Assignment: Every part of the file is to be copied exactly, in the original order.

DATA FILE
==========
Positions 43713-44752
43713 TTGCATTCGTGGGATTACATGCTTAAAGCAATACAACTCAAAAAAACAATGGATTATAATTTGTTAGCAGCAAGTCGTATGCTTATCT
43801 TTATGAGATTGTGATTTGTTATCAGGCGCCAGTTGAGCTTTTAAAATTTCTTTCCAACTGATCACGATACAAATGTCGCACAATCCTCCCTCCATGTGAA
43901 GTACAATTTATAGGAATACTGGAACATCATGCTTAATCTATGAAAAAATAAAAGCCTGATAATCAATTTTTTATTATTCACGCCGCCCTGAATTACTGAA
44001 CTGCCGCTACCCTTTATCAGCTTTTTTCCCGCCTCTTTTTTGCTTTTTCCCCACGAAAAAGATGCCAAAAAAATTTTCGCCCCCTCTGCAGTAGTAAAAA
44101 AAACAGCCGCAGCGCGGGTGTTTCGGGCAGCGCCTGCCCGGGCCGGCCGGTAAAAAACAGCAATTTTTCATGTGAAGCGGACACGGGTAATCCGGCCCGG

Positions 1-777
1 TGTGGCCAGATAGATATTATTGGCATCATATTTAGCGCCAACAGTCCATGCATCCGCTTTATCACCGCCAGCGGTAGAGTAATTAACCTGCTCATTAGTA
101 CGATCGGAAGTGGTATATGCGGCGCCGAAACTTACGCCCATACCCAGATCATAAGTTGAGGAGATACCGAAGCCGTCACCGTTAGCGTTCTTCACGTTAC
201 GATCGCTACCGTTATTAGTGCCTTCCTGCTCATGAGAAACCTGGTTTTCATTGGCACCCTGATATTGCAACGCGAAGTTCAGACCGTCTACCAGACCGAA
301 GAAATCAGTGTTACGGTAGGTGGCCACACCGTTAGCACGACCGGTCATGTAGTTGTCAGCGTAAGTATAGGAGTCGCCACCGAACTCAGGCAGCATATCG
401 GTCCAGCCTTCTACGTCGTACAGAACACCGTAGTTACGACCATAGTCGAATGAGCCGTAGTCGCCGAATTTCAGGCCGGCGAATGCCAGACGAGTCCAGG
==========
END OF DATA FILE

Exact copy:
Positions 43713-44752
43713 TTGCATTCGTGGGATTACATGCTTAAAGCAATACAACTCAAAAAAACAATGGATTATAATTTGTTAGCAGCAAGTCGTATGCTTATCT
43801 TTATGAGATTGTGATTTGTTATCAGGCGCCAGTTGAGCTTTTAAAATTTCTTTCCAACTGATCACGATACAAATGTCGCACAATCCTCCCTCCATGTGAA
43901 GTACAATTTATAGGAATACTGGAACATCATGCTTAATCTATGAAAAAATAAAAGCCTGATAATCAATTTTTTATTATTCACGCCGCCCTGAATTACTGAA
44001 CTGCCGCTACCCTTTATCAGCTTTTTTCCCGCCTCTTTTTTGCTTTTTCCCCACGAAAAAGATGCCAAAAAAATTTTCGCCCCCTCTGCAGTAGTAAAAA
44101 AAACAGCCGCAGCGCGGGTGTTTCGGGCAGCGCCTGCCCGGGCCGGCCGGTAAAAAACAGCAATTTTTCATGTGAAGCGGACACGGGTAATCCGGCCCGG

Positions 1-777
1 TGTGGCCAGATAGATATTATTGGCATCATATTTAGCGCCAACAGTCCATGCATCCGCTTTATCACCGCCAGCGGTAGAGTAATTAACCTGCTCATTAGTA
101 CGATCGGAAGTGGTATATGCGGCGCCGAAACTTACGCCCATACCCAGATCATAAGTTGAGGAGATACCGAAGCCGTCACCGTTAGCGTTCTTCACGTTAC
201 GATCGCTACCGTTATTAGTGCCTTCCTGCTCATGAGAAACCTGGTTTTCATTGGCACCCTGATATTGCAACGCGAAGTTCAGACCGTCTACCAGACCGAA
301 GAAATCAGTGTTACGGTAGGTGGCCACACCGTTAGCACGACCGGTCATGTAGTTGTCAGCGTAAGTATAGGAGTCGCCACCGAACTCAGGCAGCATATCG
401 GTCCAGCCTTCTACGTCGTACAGAACACCGTAGTTACGACCATAGTCGAATGAGCCGTAGTCGCCGAATTTCAGGCCGGCGAATGCCAGACGAGTCCAGG